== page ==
Like most others, if you tried installing Windows 8.1 or Windows Server 2012 R2 64Bit in Oracle Virtualbox, you must have encountered the following error.
This error occurs when the instruction CMPXCHG16B is disabled in your CPU. It is so by default in Oracle Virtualbox. The simple solution is to enable this instruction & then you should not get the error on initializing the Windows 8.1/Windows 2012 virtual machine.
To do this on your linux system first issue the following command,
$VBoxManage list vms
The above command will list all the virtual machines present. Be sure to run this command as a normal user. You won’t see a list of vm’s if the command is executed as a root. The VboxManage command is case-sensitive, keep that in mind. So make sure you use it properly as VboxManage.
Once done, copy down the vms name. In my case “Windows”.
[shuttertux@localhost ~]$ VBoxManage list vms
Now to enable the CMPXCHG16B CPU instruction one needs to execute,
$VBoxManage setextradata “Windows” VBoxInternal/CPUM/CMPXCHG16B 1
The value ‘1’ at the end of the command enables the desired CPU instructions. Now you can go ahead successfully and install Windows 8.1/Windows 2012 64Bit in Oracle VirtualBox.
The wikipedia explains the following on CMPXCHG16B CPU instructions:
Early AMD64 processors lacked the CMPXCHG16B instruction, which is an extension of the CMPXCHG8B instruction present on most post-80486 processors. Similar to CMPXCHG8B,CMPXCHG16B allows for atomic operations on octal words. This is useful for parallel algorithms that use compare and swap on data larger than the size of a pointer, common in lock-free and wait-free algorithms. Without CMPXCHG16B one must use workarounds, such as a critical section or alternative lock-free approaches. This also prevents 64-bit Windows from having a user-mode address space larger than 8 terabytes. The 64-bit version of Windows 8.1 requires this feature.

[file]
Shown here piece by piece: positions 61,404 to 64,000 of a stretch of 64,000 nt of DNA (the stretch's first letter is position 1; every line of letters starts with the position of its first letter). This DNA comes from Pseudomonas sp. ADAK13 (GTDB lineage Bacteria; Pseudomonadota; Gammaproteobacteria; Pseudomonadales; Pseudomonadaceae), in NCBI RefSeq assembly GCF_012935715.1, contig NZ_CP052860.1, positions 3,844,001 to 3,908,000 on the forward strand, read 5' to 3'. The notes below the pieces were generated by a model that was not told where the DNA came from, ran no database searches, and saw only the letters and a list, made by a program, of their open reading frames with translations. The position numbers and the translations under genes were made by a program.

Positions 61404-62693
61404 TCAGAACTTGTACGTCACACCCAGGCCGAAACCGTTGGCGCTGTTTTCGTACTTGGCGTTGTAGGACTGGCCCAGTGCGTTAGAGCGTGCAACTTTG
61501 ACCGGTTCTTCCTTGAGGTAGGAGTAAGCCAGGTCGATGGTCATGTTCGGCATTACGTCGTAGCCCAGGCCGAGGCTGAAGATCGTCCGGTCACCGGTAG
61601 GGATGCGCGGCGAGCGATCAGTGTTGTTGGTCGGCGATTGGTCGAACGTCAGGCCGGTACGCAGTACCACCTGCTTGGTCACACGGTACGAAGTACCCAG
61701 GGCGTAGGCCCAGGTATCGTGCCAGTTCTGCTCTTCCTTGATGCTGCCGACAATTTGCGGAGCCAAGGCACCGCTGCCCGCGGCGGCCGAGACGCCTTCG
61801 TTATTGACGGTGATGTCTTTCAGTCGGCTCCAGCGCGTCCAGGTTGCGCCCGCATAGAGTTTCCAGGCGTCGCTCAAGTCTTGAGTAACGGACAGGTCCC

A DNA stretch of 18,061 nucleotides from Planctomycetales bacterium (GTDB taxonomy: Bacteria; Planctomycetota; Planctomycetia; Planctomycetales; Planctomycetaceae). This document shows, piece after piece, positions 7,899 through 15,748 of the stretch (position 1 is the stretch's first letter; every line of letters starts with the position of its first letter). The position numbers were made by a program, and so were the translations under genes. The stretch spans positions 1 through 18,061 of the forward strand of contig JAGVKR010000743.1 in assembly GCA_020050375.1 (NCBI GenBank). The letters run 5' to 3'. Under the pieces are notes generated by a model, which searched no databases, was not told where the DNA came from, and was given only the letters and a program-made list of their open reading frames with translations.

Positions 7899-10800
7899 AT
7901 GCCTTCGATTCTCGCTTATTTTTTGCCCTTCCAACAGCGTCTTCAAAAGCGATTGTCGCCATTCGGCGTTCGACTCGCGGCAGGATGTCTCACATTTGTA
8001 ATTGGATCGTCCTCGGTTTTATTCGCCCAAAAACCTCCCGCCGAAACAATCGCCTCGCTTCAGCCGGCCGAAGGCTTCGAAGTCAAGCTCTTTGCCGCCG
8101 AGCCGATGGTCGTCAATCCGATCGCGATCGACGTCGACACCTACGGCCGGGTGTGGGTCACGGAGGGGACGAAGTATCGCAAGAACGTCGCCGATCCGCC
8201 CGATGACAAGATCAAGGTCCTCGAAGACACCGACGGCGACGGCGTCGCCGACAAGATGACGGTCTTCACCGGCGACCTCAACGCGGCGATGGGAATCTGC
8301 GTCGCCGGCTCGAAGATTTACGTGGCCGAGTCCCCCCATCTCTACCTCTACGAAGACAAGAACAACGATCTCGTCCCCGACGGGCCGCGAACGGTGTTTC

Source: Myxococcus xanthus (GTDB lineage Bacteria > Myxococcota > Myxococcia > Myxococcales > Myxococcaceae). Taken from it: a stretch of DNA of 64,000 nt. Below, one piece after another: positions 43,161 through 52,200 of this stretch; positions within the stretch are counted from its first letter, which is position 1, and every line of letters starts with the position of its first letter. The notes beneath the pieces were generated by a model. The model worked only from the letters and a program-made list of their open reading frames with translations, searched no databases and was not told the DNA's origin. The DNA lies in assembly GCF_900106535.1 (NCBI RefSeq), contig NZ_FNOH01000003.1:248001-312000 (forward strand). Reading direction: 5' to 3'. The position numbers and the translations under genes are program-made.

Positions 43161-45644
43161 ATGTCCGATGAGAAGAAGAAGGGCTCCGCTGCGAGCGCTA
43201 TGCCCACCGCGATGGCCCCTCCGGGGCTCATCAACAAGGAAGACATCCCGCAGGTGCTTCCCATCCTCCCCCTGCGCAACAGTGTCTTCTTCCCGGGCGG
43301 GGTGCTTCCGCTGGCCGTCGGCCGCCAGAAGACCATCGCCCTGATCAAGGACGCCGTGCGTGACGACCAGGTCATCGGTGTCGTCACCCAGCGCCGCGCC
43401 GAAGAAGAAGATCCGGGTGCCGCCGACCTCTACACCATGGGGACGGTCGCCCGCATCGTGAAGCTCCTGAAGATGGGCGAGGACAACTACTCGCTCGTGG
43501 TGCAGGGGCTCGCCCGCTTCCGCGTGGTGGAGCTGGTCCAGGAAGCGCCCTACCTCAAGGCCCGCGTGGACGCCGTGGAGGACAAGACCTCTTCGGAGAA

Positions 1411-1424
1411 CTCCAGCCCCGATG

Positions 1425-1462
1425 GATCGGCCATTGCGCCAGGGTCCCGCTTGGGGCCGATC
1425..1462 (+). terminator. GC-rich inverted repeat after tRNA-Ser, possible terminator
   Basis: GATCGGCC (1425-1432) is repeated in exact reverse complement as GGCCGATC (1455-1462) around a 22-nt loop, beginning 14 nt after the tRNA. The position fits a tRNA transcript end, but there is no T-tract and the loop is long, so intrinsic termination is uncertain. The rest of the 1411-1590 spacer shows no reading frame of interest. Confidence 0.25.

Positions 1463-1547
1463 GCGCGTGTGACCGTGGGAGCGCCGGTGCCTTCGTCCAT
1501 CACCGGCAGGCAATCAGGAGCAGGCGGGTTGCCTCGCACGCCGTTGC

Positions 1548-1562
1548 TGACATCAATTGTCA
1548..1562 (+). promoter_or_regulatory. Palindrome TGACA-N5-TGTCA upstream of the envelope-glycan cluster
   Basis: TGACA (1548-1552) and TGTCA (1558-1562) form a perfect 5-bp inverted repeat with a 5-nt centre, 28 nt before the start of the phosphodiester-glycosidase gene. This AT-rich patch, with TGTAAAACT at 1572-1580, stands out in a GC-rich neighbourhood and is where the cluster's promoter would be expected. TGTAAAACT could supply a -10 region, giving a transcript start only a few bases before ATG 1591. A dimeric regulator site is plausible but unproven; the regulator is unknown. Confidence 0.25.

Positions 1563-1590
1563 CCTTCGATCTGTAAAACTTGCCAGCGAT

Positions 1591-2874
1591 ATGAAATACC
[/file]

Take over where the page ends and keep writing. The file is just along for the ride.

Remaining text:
Having a tripod helps in capturing sharp & steady photographs. However, it is just as crucial to know how to setup a tripod properly to get the steady photographs in the first place. Even with a tripod, photos can come out shaky/blurry if one does not pays proper attention to its setup.
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Couple of weeks ago, Mumbai witnessed high tides near the coast. Certain areas close to the shore were completely inundated with water as mammoth tides broke free with all their might. I was a witness to the nature’s fury & made some journalist style photographs.
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As photographers, we all know that light is better when it is comes from behind the subject than from the front. Most of us like to capture our portrait with the setting sun in the backdrop once we are at the beach or some sunset point. However, not many like the outcome photograph in such a situation. This is because, either the person comes out dark or he/she appears too bright and the background is burnt.
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I love high speed photography & water splashes fascinate me. A few days ago, I decided to get myself splashed with cold water in this hot summer. The results were amazing!
As you can see from the diagram, I took this photograph in a confined space, in my bathroom. I rested the camera on tripod which was just an arm’s length away. A couple of feet to my left was my speedlight with a gobo aimed directly at me without any modifier. The gobo made sure the background was sufficiently dark. The reflector you see in the diagram was the white wall of the bathroom.
Taking the Photograph:
Camera Setting : Aperture – f/6.3, Shutter Speed – 1/200th, ISO 100, Focal Length – 28mm.
For such a photograph in confined space, I was more careful of not wetting my camera and flash. Here, the timing was the key. I had the camera on 10 seconds self-timer & I had to make a splash on my face just at the same time. Its convenient if you have someone to throw water over you. However, after some 10 splashes, I eventually found out the above photograph to be perfect. The formation of water is perfect & so are my expressions. A splash like this hits you hard & as the water enters your nostrils to irritate, getting the right expressions is challenging.
After the RAW processing, I cloned out the tiles pattern in GIMP to get a clear non-obtrusive background. I bumped up the contrast & even applied an unsharp mask. Next, I applied some vignette. Finally, I converted this to Black & White as I wanted it to be.
That’s it & I had my photograph!